Peter Schöne as Josuke Misugi in The Hunting Gun by Thomas Larcher at Aldeburgh Festival 2019
Review: Opera at Aldeburgh 20192:34, 18th June 2019
Opera at Aldeburgh Festival, Snape Maltings
Review by Claire Jackson
Thomas Larcher’s The Hunting Gun, first performed at the Bregenz Festival in the composer’s native Austria last summer, received its UK premiere on 7 June at Aldeburgh Festival, where Larcher is one of three artists in residence. Two members of the original cast reprised their roles – Giulia Peri (as Midori) and Sarah Aristidou (Shoko) – this time joined by Samuel Boden (poet), Peter Schöne (Josuke Misugi) and Iris van Wijnen (Saiko), performing alongside the newly formed Knussen Chamber Orchestra and the luminous EXAUDI, conducted by Ryan Wigglesworth.
The Hunting Gun is based on a novella of the same name by Japanese writer Yasushi Inoue. It tells the story of a poet who receives a letter. As he reads, Josuke Misugi appears, presenting three letters from three different women: his wife, Midori, who wants a divorce, Shoko, Misugi’s niece, who informs him she knows of his affair with Saiko, who writes to say she is suicidal over the revelation of their extra-marital activities.
Larcher’s score bristles with timbral curiosities such as prepared piano, celeste and unidentifiable percussion, which the programme note reveals to be a mixing bowl and a biscuit tin. The vocal lines are often highly complex; Aristidou is pushed to the limits of her range to create the high-pitched wails of a teenage girl. Schöne and van Wijnen’s post-coital aria intertwines both voices to great effect.
There is no interval, and the staging is fixed into a series of zones centred around an oversized white box (similar to Garsington Opera’s The Skating Rink, 2018). The creative use of space, plus glorious vocal and orchestral acrobatics, are rather let down by a sagging libretto, which meanders into poorly functioning vignettes (it’s never made clear that we are in post-war Japan, for example). In the end, it was difficult to feel much for any of the lead characters, despite the tremendous musical performances.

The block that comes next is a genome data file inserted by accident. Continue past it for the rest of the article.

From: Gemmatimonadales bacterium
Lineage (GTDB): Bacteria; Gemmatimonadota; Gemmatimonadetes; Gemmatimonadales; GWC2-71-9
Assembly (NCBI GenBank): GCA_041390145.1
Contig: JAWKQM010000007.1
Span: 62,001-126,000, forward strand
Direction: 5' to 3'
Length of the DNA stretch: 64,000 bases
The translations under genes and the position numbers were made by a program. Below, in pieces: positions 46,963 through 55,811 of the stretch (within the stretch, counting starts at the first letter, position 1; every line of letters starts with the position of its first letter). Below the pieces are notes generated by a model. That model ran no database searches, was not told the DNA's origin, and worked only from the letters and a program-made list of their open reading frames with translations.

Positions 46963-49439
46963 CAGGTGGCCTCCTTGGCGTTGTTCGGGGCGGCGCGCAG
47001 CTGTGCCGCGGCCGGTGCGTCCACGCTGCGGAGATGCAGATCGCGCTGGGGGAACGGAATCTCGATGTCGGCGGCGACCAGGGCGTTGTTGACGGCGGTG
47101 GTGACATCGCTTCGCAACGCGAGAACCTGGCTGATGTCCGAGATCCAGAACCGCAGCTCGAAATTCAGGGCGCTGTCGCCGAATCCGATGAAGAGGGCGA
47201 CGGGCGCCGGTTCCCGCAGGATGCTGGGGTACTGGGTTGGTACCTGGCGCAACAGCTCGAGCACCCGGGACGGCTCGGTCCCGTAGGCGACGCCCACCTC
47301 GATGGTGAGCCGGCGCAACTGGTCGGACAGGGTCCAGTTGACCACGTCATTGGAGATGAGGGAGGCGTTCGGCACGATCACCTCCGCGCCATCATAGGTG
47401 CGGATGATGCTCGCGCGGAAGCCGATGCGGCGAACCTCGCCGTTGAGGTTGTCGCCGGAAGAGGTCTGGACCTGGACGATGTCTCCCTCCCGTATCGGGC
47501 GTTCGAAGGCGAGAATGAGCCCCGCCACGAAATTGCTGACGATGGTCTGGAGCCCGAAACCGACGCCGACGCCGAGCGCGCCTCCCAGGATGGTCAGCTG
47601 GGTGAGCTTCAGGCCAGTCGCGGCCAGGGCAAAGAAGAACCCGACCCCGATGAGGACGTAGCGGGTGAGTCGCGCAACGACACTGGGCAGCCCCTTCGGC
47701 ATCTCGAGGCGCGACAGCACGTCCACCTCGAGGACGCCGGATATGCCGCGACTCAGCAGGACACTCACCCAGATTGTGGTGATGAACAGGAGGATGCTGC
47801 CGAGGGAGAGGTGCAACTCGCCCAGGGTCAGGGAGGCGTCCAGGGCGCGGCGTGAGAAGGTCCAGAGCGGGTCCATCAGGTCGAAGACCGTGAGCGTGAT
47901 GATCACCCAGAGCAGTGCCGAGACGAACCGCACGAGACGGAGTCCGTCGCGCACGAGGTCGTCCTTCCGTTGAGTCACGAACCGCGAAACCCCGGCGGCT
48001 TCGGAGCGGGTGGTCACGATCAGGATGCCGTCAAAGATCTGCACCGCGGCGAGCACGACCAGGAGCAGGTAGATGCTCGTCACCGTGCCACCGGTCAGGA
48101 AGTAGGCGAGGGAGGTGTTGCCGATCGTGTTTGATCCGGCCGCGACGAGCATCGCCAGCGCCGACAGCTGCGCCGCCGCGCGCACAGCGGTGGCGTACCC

Far more impressive, in so many ways, was Icon, a co-production between various European arts groups including Théâtre de la Ville de Luxembourg, AskolSchönberg Amsterdam and Snape Maltings. For this, the UK premiere, the Britten Studio was transformed into an ‘in the round’ setting, with vast screens that cocooned the audience.
Icon is part opera, part sound installation, and photography taken in real-time is a key feature – the images were projected on the screens throughout the performance. Sabryna Pierre’s imaginative libretto reimagines the legend of the woman who was pulled out of the River Seine in the 19th century, whose face so captivated the pathologist at the Paris morgue he made a death mask, which went on to become an emblem of bohemian Europe.
Soprano Liselot De Wilde gave an incredible performance as our icon, handling Frederik Neyrinck’s tricky score in the most challenging of circumstances: laid on her back, in nude underwear, while being photographed. At times the camera focused on her mouth, broadcasting a dentist’s close-up around the room (following on from English National Opera’s head cameras in last season’s Salome). The 75-minute work asks important questions about our veneration of youth, beauty and self-promotion.
Elsewhere, the short installation Drive-by Shooting impressed for its witty presentation and score by Brian Irvine. Originally created for a cycle of five short operas inspired by Dublin, Drive-by Shooting is a comic tale of a septuagenarian woman who plots her revenge on her husband whom she has discovered is having an affair. (I know, I know: another opera about a scorned woman.) The opera takes the form of an animated video with the audience listening via headphones. Passers-by were intrigued and amused to see the words ‘shoot the fecker in the pecker’ temporarily appear on the beautiful brickwork building at Snape.
Aldeburgh Festival runs until 23 June